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Queen Lear or a case of High Hopes Dashed

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Queen Lear or a case of High Hopes Dashed

Phyllis Chesler

Glenda Jackson is and always was a magnificent actor. And she is currently strutting her considerable Stuff , “merely (a) player” on the world’s stage.

And yet. And yet.

Jackson plays King Lear as the consummate Brit at Oxford, perhaps a Don, waspish, cantankerous, clever, spoiled, and somewhat gay. Fair enough. The costumes are vintage 1920s—the cast of Masterpiece Theater’s “Downtown Abby” wear such clothing. The set royally gold, but was moderne, quite minimal.

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Directed by Sam Gold, the casting was beyond politically correct. Women, beginning with Jackson, played male roles: Jane Houdyshell played the Earl of Gloucester, Ruth Wilson played the Fool, (rather charmingly, as a clownish tramp in Chaplin’s bowler hat and with a Cockney accent). Interestingly, men did not play the women’s roles—but given the zeitgeist, that’s only a matter of time. The future will soon circle back to the past when only men could play both the male and female roles.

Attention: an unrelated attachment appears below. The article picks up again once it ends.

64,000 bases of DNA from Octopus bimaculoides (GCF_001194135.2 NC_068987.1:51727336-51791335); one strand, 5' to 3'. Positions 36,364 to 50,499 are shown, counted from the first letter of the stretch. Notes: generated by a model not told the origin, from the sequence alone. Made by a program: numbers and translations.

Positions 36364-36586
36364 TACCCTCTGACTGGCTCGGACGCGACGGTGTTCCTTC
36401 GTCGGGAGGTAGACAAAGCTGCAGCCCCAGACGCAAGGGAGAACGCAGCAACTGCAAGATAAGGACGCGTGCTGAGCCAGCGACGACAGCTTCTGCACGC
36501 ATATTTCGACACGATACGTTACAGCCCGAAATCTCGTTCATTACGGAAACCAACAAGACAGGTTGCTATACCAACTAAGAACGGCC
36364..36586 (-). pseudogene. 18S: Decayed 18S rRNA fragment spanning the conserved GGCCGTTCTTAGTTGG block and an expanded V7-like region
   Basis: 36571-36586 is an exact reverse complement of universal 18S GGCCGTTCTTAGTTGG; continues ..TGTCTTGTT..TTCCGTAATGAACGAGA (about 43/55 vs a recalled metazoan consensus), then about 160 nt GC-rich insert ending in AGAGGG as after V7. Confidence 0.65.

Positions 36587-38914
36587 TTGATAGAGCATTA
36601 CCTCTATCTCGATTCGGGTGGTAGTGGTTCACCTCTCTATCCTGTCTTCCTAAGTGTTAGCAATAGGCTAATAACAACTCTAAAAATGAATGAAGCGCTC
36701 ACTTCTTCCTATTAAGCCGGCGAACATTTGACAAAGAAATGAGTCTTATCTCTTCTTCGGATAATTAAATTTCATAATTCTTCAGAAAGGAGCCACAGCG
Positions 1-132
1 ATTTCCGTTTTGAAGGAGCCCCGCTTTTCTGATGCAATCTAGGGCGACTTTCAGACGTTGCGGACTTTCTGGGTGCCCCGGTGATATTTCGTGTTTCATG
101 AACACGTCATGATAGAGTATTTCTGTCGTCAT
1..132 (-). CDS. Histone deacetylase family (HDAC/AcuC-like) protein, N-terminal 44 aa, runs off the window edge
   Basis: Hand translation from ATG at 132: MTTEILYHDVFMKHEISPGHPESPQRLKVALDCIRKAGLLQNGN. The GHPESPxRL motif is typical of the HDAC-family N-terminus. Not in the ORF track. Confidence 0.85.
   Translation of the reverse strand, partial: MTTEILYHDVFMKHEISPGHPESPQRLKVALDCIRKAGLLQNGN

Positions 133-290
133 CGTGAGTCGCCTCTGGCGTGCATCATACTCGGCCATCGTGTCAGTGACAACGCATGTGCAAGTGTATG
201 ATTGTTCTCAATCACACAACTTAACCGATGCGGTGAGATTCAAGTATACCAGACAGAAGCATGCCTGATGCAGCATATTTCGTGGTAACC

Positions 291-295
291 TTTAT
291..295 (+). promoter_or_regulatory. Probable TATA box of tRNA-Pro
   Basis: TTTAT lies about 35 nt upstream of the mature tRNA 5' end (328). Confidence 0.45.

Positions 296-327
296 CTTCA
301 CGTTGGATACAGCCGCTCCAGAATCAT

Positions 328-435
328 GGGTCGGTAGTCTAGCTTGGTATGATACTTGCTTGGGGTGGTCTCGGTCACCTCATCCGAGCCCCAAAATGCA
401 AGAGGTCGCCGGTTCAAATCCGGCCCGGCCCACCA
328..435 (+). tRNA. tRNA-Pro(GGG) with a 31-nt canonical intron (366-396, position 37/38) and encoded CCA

On the other hand, I have no objection to gender bending on the stage and even less so if it’s well done. This was—and yet. It was done with such a heavy hand.

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But there’s more. The Duke of Cornwall, Regan’s husband, (Russell Harvard) was a deaf mute; another actor, Michael Arden, “signed” and spoke for him. I do not believe Shakespeare had this in mind but we’re deeply into revising, modernizing, and doing away with the past.

One actor spoke with a pronounced lisp —he’s the “out” gay character.

At least six actors were African-Americans—and oh yes, there was original music by Philip Glass throughout.

Oh, dear me, there’s also this: They changed the script. The first Act was two hours long with no intermission. This is not Lear as I remember which always had five acts.

What would the Bard think? Is Shakespeare well amused or is he turning in his shroud?

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